Appraising the administrative burden of USDA organic certification

A descriptive analysis of Notice of Noncompliance data




Organic Food, Organic Certification, Notices of Noncompliance, Administrative Burden


Many of the challenges organic producers and pro­cessors experience are caused by how organic standards compliance is monitored and enforced—in particular, the administrative procedures that are mandated to verify that operation practices meet organic certification requirements. In this policy analysis, we examine noncompliance documenta­tion and verification by accredited certifiers under the U.S. Department of Agriculture (USDA). Lev­eraging a novel and unique compilation of “Notice of Noncompliance” letters issued to organic pro­ducers and processors, we find a preponderance of administrative violations, relative to substantive ones. We discuss how the finding may help explain contemporary transformations in the organic mar­ket, as larger agri-food entities’ capacity to absorb the administrative costs that frustrate smaller oper­ations may contribute to organic market “conven­tionalization” and consolidation.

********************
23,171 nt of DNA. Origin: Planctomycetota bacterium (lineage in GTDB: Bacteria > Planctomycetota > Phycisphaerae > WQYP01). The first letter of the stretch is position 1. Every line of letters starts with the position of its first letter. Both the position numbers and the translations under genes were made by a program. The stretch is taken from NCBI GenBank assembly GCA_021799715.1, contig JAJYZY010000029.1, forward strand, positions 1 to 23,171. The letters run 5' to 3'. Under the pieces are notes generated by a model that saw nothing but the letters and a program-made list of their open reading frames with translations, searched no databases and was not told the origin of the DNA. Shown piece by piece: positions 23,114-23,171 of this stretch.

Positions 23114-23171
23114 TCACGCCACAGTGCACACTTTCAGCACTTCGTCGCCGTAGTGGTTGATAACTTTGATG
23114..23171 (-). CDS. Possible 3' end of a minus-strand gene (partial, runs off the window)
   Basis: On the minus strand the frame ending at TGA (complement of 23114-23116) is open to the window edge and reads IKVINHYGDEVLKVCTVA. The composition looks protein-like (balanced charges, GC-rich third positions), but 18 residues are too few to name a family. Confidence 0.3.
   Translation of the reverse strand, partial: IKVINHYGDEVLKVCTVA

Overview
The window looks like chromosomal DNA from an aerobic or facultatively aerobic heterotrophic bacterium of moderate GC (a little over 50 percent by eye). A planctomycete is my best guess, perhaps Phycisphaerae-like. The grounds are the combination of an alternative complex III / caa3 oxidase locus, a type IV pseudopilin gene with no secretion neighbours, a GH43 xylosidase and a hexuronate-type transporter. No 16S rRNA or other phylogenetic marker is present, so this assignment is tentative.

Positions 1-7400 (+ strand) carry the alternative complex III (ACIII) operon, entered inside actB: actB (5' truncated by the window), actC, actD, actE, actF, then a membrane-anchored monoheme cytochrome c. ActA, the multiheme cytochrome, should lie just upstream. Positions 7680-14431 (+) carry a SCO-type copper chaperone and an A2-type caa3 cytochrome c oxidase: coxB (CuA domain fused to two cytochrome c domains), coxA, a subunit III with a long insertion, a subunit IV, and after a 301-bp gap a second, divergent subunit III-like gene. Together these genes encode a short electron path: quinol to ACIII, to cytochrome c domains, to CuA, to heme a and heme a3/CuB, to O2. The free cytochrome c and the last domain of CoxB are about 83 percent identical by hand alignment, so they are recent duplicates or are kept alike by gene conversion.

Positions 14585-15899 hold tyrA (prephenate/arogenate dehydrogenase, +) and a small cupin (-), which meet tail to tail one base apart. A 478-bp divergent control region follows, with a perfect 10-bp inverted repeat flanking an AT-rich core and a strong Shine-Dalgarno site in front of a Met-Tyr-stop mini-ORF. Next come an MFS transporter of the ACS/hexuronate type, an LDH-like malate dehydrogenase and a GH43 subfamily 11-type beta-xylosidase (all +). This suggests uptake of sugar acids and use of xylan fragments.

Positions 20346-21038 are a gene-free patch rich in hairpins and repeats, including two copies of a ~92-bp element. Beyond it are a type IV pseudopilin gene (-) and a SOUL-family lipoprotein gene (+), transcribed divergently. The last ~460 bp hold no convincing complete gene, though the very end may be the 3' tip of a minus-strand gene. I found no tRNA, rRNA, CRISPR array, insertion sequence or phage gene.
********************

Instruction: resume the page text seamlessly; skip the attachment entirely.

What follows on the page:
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Author Biographies

David P. Carter, University of Utah

Assistant Professor; Programs of Public Affairs, Department of Political Science

Ian T. Adams, University of South Carolina, Columbia

Academic Affiliate; Department of Criminology and Criminal Justice

Seth Wright, University of Utah

Ph.D. Candidate; Department of Political Science

Tyler A. Scott, University of California, Davis

Associate Professor; Department of Environmental Science and Management



How to Cite

Carter, D., Adams, I., Wright, S., & Scott, T. (2022). Appraising the administrative burden of USDA organic certification: A descriptive analysis of Notice of Noncompliance data. Journal of Agriculture, Food Systems, and Community Development, 11(2), 235–242.